During the past year Dr Web has been detecting all our software as malware. These are, in my opinion as a software engineer, false positives. I have worked on these software programs and I can confidently and sincerely vouch that they don't contain any malware functions.
We have reported the false positives to Dr Web many times, and asked for an explanation on why our software is considered malware. Dr Web has always responded with the canned phrase: "Your request has been analyzed. This is not a false positive"
Files detected as false positive:
Advanced Uninstaller PRO installation kit: http://download.advanceduninstaller.com/soft/uninstaller/Advanced_Uninstaller12.exe
DriverMax installation kit: https://www.drivermax.com/soft/dmx/drivermax.exe
Orange Defender installation kit: http://www.orange-defender.com/soft/orange-defender/orangedefender_setup.exe
The oldest program above (Advanced Uninstaller PRO) has been first released in 2002. It has been available for 17 years, spanning 10 major versions and countless updates, and has managed the transition from Windows 95, Windows 98, XP, Vista, Windows 7, Windows 8 and now Windows 10, and works on 32-bit and 64-bit editions of Windows. Does anybody think that any company would make such an effort to develop and update programs only to later add malware to them?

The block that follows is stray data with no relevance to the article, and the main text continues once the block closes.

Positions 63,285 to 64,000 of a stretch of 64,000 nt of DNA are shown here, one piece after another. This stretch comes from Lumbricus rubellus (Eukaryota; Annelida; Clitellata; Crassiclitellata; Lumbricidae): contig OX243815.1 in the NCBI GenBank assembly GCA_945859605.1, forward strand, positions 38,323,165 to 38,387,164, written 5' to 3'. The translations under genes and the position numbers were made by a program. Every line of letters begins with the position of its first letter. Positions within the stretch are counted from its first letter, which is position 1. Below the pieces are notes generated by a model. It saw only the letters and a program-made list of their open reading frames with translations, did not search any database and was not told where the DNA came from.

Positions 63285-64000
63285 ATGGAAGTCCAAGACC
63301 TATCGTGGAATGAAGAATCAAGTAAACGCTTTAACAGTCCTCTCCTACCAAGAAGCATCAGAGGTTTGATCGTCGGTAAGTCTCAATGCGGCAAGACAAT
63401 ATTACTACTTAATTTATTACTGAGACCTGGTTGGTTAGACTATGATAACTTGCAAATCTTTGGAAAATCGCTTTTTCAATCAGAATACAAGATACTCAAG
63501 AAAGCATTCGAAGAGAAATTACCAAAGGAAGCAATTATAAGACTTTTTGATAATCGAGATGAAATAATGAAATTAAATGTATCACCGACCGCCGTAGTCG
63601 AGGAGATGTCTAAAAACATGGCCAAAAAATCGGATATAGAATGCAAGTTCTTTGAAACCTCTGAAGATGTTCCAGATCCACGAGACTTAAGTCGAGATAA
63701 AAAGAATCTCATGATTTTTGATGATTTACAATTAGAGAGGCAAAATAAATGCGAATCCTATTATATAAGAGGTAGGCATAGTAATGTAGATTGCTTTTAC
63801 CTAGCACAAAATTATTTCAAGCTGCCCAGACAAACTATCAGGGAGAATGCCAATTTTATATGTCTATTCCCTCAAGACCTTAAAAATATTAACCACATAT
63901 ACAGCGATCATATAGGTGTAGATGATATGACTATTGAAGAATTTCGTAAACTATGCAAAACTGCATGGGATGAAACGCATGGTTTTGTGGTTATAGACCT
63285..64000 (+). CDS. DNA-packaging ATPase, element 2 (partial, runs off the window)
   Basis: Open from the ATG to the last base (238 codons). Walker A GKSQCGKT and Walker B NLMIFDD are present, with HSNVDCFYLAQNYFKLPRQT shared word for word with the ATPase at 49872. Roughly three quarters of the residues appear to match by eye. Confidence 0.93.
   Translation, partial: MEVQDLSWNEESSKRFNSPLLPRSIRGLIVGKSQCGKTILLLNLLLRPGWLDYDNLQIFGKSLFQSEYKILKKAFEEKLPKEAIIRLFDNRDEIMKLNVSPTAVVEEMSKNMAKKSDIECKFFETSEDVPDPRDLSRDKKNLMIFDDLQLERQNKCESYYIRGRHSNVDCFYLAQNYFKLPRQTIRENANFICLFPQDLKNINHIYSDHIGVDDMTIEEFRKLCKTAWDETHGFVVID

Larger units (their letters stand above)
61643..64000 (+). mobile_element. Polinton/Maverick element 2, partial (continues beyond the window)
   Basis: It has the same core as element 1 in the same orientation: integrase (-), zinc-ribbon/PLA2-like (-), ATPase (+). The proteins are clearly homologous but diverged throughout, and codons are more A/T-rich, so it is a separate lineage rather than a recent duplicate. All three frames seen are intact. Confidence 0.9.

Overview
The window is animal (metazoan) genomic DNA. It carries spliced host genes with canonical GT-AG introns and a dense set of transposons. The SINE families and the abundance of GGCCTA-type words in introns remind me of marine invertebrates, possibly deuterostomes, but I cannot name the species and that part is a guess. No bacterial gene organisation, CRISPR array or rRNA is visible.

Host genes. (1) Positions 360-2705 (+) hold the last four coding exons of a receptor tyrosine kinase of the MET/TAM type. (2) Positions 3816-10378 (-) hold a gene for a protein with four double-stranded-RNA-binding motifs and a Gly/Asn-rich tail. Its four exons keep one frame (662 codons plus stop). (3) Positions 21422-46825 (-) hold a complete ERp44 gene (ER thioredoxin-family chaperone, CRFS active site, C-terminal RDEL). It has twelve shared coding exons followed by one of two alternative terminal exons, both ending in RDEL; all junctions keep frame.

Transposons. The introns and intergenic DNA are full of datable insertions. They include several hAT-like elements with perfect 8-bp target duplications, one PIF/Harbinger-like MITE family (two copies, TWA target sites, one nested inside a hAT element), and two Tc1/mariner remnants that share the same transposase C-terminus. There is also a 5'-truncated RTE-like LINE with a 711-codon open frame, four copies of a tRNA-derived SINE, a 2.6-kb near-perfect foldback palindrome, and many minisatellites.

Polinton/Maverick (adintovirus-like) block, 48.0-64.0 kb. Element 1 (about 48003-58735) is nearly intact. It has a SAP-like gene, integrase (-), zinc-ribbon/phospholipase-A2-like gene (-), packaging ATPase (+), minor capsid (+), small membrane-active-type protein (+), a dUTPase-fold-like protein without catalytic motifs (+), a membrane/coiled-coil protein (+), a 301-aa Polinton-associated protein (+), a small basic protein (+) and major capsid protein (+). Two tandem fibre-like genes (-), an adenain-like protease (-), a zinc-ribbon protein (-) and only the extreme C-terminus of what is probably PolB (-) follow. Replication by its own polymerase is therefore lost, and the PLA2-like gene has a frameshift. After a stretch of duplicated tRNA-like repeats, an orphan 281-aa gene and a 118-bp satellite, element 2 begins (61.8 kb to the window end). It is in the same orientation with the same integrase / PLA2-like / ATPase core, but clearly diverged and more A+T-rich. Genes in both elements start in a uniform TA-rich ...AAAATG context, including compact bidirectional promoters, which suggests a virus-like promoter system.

DriverMax has also been available for a very long time. We have been the first to offer peer to peer driver updates, and massive development time and effort has went into it.
All the programs above are detected by Dr Web under the FALSE label "Program.Unwanted.2892"
I wonder what is the exact (technical) reason why our programs, which have been appreciated and purchased by tens of thousands of users, have been published by magazines such as PC World, CHIP, PC Welt and others, is considered "unwanted"? Perhaps Dr Web doesn't want competition in the form of high quality PC utilities?
Below is a partial list of EXE files from our company which trigger FALSE POSITIVES by Dr Web antivirus - and for which Dr Web refuses to explain WHY they are considered malware.